Congratulations to Leigh Matheson, Australia, who was the first of 11 to submit the optimal solution, 36 HCP with a 36 quad sum (total of all four-of-a-kind ranks). Leigh is a keen puzzle buff, most notably as the only correct solver of Seesaw Recall, the first and most difficult puzzle of this series. He also topped everyone, including me, with the ultimate solution to Right-Sided Spades back in 2011.

Oh, and thanks to Jim Munday for keeping our homeland in the Top 10. (If present-day politics is any indication, our only hope to stay there may be to bring back David Letterman.)

RankNameLocationN-S HCPQuad Sum
1Leigh MathesonAustralia3636
2Nicholas GreerEngland3636
3Tim BroekenNetherlands3636
4Tom SlaterEngland3636
5Tina DenleeQuebec3636
6Hendrik NigulEstonia3636
7Jonathan MestelEngland3636
8Julien ReichertFrance3636
9Jim MundayMississippi3636
10Leif-Erik StabellZimbabwe3636
11Ivan LoyHong Kong3636
12Martin VodickaSlovakia3611
13Ryan ChoyHong Kong3610
14Joseph DiMuroCalifornia360
15Dan BakerTexas360
16Charles BlairIllinois360
17David BrooksAustralia3559
18Grant PeacockMaryland3559
19Jon GreimanIllinois3559
20Mike WenbleEngland3559
21Jacco HopNetherlands3559
22Jeff YutzlerVirginia3559
23Eric LanierWisconsin3549
24Jonathan SiegelMaryland3547
25Jean-Christophe ClementFrance3546
26Adam DickinsonScotland3544
27Audrey KuehEngland3535
28Dan GheorghiuBritish Columbia3533
29Wayne SomervilleNorthern Ireland3533
30Karol SzwenkelPoland3528
31Lin MurongOntario3517
32Keith LaiEngland3515
33Jurijs BalasovsLatvia3514



Before showing the optimal solution, let’s look at a few that came close. Of the 17 solutions with 35 HCP, 14 had the common theme of N-S holding a blank king opposite a blank queen; i.e., E-W with a running suit, divided 8-3 to achieve the goal of down seven. In this genre it is possible to pack six four-of-a-kinds with a maximal sum of 59. This entry from Jon Greiman has pleasing symmetry and earns style points for seven three-of-a-kinds as well:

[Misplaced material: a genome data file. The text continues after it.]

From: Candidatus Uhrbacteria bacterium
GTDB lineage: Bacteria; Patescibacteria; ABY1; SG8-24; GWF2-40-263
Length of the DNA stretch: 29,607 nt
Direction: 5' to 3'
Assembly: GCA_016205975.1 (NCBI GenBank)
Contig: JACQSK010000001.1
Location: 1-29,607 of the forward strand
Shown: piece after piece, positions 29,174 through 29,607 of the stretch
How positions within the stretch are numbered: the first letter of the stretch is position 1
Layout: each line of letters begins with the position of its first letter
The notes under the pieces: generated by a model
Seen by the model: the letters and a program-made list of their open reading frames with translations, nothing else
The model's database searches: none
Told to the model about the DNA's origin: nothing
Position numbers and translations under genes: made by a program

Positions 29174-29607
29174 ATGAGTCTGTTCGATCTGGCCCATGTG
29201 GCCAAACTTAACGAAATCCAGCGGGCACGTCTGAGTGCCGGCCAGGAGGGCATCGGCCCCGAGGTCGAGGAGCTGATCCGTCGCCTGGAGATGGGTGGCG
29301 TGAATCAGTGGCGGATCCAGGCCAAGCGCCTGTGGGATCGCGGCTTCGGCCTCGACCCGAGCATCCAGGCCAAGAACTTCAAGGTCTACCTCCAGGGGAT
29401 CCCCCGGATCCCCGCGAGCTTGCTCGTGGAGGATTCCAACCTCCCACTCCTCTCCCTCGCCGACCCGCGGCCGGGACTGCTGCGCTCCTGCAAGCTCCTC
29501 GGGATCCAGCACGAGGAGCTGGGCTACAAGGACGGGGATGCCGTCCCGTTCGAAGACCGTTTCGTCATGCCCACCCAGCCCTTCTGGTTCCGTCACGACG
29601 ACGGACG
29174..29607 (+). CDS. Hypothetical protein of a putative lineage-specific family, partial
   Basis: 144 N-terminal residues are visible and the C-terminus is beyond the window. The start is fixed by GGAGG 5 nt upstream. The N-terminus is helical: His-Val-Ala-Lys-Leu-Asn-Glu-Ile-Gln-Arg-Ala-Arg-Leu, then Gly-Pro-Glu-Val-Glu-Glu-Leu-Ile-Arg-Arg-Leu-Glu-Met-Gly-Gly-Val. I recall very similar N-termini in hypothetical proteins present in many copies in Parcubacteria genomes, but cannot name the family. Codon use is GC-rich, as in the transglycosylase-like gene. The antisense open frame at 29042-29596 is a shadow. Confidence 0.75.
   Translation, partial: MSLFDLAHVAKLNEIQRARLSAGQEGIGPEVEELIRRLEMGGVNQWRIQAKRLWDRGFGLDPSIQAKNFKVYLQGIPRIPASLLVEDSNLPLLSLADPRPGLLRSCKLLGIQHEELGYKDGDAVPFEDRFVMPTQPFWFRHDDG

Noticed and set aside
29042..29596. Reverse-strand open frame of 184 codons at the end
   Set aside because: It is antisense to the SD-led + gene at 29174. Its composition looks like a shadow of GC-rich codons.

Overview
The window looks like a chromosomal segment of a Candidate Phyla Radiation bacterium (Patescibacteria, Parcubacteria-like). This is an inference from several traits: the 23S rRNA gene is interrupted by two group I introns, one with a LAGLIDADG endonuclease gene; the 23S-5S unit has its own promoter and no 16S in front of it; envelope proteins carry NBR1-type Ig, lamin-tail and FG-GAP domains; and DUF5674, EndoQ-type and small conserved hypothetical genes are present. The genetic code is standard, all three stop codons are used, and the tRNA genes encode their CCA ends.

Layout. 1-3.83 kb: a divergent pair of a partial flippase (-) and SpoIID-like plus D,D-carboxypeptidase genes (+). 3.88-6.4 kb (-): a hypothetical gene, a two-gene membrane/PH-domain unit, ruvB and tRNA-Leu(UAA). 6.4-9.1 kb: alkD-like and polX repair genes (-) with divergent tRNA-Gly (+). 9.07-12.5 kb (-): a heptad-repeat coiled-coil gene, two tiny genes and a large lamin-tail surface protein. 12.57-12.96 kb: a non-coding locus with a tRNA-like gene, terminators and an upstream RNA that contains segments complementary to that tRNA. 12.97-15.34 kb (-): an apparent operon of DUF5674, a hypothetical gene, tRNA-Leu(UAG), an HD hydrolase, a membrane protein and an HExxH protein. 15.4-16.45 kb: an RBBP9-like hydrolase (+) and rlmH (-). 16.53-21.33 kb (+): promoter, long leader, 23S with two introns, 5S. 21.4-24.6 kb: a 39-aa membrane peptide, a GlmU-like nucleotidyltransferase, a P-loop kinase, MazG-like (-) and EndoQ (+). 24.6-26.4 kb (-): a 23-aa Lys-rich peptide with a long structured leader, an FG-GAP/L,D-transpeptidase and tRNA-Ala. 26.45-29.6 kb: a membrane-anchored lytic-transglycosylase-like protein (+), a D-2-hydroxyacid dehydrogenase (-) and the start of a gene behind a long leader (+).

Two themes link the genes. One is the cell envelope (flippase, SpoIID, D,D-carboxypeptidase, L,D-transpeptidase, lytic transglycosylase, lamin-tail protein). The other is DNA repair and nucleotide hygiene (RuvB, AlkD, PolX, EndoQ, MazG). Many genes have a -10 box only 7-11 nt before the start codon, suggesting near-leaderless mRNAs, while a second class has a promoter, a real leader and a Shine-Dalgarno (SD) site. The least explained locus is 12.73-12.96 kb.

6 NT South S K
H K 4 3 2
D K 4 3 2
C K 4 3 2
S 10 9 7
H 10 9 7
D 10 9 7
C 10 9 7 6
Table S A J 8 6 5 4 3 2
H 8 6
D 8 6
C 8
West leads S Q
H A Q J 5
D A Q J 5
C A Q J 5

Jon Greiman: Fortunately, East-West play coded nines and 10s, instead of third best.

The choice of card shouldn’t matter, but if East never bid, West might indeed have a coded nightmare choosing a suit. One thing’s for sure: Proponents of “fourth from your longest and strongest” won’t be showing you this deal.

David Brooks: I am sure you are looking for more interesting solutions than this.

“Interesting” is a matter of taste, but yes, it is possible go one better in the HCP department.

Ping-pong match

Five of the solutions with 36 HCP hinged on two-suit isolation — West having the same two suits as North or South, such that the two hands were forever locked in a ping-pong match. Unfortunately, this arrangement is not receptive to four-of-a-kind holdings, in fact three of the five entries had none. Last month’s winner, Martin Vodicka, managed to plant four jacks in this curious layout.

6 NT South S A K 5 4 3 2
H A K 5 4 3 2
S Q 10 9 8 7 6
H Q 10 9 8 7 6
D 7
Table S
D 6 5 4 3 2
C 9 8 7 6 5 4 3 2